Starbucks, which operates some 20,000 stores, has said it would support efforts to raise the minimum wage. The company regularly highlights its benefits for baristas—including health-care and stock benefits. Starbucks also has been a staunch supporter of plans to create more U.S. jobs.
In February, clothing retailer Gap said it would raise hourly pay for American workers, ultimately to support the bottom line. Amid growing competition from foreign companies, including H&M, Zara and Uniqlo, Gap is working to show consumers and investors it's doing more than selling clothes.
Then there's Wal-Mart Stores, which has been buying more "Made in USA" goods and promoting corporate citizenship amid sales pressures. The company recently signed a pact with large food companies to promote an affordable and sustainable food supply. Its 2014 global responsibility report highlights corporate principles including sustainability, volunteerism and a commitment to veterans.
On the minimum wage debate, "we're staying neutral on the issue," said Brooke Buchanan, a spokeswoman for Wal-Mart, America's largest private employer.
Less than one percent of the retailer's staff excluding managers—or about 5,000 workers—make minimum wage. The average hourly pay for part-time and full-time associates combined is around $11.81 an hour, and around $12.83 hourly for full-time associates. "We're not a minimum wage payer," Buchanan said.
Roughly 75 percent of Walmart store managers started as hourly workers, and stores managers earn about $150,000 annually. "At Walmart we believe it's not where you start, it's the opportunity of where you can go," she said.
But while big companies may be able to absorb wage shifts, it's a different decision-making process for smaller employers—even if those Main Street businesses were founded on admirable principles.
Firehouse Subs was founded in 1994 and through its foundation supports public safety organizations. Don Davey, who represents the company, said many of his minimum-wage staff are young students entering the workforce.
Those who want to make the food industry a career work hard and climb the wage ladder. "The free market works," Davey said. The franchise's profit margins range from four percent to 15 percent annually. "At the end of the day, we need to have a business model that makes sense across the board," he said.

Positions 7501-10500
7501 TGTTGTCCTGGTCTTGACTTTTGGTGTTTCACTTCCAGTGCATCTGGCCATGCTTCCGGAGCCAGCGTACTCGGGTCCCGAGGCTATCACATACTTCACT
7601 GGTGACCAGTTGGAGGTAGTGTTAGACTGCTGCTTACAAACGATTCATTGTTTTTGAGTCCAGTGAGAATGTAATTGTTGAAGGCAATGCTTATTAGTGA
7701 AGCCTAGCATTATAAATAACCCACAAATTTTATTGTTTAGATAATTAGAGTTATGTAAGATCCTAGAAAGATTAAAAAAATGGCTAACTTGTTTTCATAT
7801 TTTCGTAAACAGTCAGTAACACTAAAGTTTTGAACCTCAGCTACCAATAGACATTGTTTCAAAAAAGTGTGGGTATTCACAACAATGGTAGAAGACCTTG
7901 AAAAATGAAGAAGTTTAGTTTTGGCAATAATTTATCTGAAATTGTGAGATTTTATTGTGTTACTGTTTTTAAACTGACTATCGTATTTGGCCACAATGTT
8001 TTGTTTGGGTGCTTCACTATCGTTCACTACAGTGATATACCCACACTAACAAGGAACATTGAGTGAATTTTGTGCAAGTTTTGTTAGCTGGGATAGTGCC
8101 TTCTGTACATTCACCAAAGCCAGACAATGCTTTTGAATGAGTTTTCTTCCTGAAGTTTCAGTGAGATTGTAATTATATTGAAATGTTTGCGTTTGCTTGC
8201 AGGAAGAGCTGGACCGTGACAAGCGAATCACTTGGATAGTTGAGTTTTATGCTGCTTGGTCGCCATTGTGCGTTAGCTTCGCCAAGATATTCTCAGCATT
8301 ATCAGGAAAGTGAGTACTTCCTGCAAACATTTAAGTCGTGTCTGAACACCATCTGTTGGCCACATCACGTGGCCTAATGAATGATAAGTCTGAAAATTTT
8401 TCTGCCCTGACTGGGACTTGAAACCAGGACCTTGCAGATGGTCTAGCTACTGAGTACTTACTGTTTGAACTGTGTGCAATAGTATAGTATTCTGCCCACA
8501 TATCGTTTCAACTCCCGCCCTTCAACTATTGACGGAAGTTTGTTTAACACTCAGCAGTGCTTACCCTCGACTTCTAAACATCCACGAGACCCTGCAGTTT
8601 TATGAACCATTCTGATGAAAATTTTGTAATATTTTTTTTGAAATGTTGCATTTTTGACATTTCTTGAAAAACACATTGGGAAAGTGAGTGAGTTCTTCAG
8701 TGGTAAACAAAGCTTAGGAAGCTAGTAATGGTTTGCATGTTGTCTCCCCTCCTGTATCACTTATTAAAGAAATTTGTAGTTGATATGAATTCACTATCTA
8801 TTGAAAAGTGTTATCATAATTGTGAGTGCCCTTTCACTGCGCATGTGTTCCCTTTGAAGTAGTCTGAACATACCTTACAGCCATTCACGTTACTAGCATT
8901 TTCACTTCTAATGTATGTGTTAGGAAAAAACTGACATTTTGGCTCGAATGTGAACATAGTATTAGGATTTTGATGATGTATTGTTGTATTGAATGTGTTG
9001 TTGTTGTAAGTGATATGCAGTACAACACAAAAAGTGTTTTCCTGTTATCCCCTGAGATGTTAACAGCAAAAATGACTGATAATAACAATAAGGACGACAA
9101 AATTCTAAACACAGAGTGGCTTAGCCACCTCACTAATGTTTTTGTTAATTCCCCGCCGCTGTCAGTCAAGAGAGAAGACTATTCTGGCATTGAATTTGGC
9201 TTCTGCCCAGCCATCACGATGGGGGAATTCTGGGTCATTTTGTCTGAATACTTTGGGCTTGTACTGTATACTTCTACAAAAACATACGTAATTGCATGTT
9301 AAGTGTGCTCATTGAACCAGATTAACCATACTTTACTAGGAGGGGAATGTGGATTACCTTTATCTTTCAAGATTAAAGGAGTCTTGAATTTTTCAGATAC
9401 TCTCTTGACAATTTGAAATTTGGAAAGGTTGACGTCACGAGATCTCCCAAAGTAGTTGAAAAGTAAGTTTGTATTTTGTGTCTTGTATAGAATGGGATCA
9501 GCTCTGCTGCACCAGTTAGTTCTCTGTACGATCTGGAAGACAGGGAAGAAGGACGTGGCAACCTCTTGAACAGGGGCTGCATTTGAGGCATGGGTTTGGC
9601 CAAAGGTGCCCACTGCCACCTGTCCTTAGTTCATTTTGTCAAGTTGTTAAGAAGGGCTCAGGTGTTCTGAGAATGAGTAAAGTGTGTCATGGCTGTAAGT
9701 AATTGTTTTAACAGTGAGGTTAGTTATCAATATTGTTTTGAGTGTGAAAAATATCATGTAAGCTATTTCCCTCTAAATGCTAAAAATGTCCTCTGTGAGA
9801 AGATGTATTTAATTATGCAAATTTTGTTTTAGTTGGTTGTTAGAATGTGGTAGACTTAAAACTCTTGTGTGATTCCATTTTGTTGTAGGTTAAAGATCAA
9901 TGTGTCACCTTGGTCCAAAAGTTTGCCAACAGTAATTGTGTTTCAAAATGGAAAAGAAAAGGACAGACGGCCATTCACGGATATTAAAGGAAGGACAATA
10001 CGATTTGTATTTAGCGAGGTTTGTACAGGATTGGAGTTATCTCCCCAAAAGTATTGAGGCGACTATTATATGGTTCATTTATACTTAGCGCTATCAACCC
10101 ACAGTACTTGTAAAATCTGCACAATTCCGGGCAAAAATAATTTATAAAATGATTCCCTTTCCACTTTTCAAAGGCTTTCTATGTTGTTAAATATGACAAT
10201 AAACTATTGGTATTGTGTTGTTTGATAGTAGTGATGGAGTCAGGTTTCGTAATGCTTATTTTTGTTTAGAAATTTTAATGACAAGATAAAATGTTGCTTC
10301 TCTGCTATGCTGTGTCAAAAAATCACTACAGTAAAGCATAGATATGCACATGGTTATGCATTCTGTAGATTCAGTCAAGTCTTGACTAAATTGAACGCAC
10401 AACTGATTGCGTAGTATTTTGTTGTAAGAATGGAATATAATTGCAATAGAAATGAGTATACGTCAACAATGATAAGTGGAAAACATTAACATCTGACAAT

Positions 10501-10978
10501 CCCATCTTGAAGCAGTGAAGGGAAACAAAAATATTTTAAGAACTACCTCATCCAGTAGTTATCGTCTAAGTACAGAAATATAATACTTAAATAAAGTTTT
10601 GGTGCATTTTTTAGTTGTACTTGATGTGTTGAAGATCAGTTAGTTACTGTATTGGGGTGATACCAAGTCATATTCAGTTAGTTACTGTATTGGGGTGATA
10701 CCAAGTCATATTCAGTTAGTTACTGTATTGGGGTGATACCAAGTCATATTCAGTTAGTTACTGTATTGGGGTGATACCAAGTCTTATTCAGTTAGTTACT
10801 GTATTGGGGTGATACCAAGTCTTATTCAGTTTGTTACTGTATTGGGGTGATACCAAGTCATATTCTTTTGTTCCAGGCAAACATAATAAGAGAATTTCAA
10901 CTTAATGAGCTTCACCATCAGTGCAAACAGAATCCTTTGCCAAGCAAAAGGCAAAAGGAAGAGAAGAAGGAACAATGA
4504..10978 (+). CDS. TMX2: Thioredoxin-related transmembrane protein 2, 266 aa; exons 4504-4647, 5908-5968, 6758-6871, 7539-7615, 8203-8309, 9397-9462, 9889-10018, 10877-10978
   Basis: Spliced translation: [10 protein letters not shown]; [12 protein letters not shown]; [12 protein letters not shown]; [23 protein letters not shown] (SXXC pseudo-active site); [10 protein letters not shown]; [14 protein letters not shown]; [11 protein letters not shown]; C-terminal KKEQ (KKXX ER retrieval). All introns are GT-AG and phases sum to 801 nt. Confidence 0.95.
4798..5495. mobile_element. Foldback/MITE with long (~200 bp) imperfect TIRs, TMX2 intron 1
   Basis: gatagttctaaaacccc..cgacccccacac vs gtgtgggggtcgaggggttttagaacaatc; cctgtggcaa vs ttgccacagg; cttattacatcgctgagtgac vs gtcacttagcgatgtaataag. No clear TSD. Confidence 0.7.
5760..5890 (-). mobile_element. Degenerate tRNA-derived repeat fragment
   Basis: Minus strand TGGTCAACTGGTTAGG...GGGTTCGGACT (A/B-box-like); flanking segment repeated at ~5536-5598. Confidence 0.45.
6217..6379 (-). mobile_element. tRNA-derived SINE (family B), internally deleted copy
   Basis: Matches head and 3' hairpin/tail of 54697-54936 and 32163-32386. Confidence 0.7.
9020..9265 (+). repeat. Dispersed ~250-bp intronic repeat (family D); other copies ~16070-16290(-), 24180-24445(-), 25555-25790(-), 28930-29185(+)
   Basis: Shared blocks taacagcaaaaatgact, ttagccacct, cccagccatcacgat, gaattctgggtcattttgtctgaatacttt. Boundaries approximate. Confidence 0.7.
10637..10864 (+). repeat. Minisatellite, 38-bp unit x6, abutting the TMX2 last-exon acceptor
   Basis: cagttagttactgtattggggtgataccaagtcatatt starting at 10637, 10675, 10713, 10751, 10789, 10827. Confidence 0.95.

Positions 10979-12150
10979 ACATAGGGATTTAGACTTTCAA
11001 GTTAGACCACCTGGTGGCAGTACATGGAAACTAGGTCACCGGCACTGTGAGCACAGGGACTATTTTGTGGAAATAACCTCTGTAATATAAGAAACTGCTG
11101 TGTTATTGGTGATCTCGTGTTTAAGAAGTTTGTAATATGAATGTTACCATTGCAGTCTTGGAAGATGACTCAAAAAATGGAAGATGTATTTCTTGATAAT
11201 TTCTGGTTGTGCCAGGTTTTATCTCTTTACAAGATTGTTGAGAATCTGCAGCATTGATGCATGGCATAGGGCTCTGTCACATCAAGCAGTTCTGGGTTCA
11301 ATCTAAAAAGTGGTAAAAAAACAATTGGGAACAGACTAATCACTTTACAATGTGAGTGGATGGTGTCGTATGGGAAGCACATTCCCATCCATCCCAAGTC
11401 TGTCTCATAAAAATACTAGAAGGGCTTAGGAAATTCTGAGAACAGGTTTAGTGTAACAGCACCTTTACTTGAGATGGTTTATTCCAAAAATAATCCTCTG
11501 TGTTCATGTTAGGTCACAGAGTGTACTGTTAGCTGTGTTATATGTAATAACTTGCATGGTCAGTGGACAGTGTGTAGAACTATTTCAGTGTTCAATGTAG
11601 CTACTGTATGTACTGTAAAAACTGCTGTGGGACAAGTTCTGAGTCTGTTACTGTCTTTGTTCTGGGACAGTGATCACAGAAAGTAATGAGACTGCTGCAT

Other entrepreneurs disagree.
Most of the 100 employees at apparel and accessories maker Unionwear earn more than $10 an hour. Toss in pension and medical benefits, and "the lowest we pay someone off the street is $14 an hour total," says Mitch Cahn, president of Unionwear, based in Newark, New Jersey.
Cahn has been in business for more than 22 years, with an annual profit margin ranging from 15 percent to 35 percent. Their longevity is more remarkable given they exclusively make "Made in USA" apparel and accessories.
"Manufacturing domestically is about people paying a living wage, and making goods using the same labor and environmental standards that customers benefit from," Cahn said.
Regardless of any company's stance on wages, consumers always can vote with their pocketbook. And maybe that partly explains why more businesses are promoting socially-conscious messaging. How consumers spend their money is shifting.
"Companies that wish to project a progressive image for their brands for being environmentally friendly or supporting organic farming represent an equally important social barometer for pay equity," says Michael Santoro, professor of business ethics at Rutgers University.
"Can brands that cater to conscious consumerism extend their value proposition to help workers earn a living wage?" asks Santoro, who wrote about the widening disconnect between Main Street and Wall Street in his book, "Wall Street Values." He added, "The days of grooving to your iPhone and not caring that a worker manufactured that phone in a substandard factory are over."
First published May 21 2014, 10:46 AM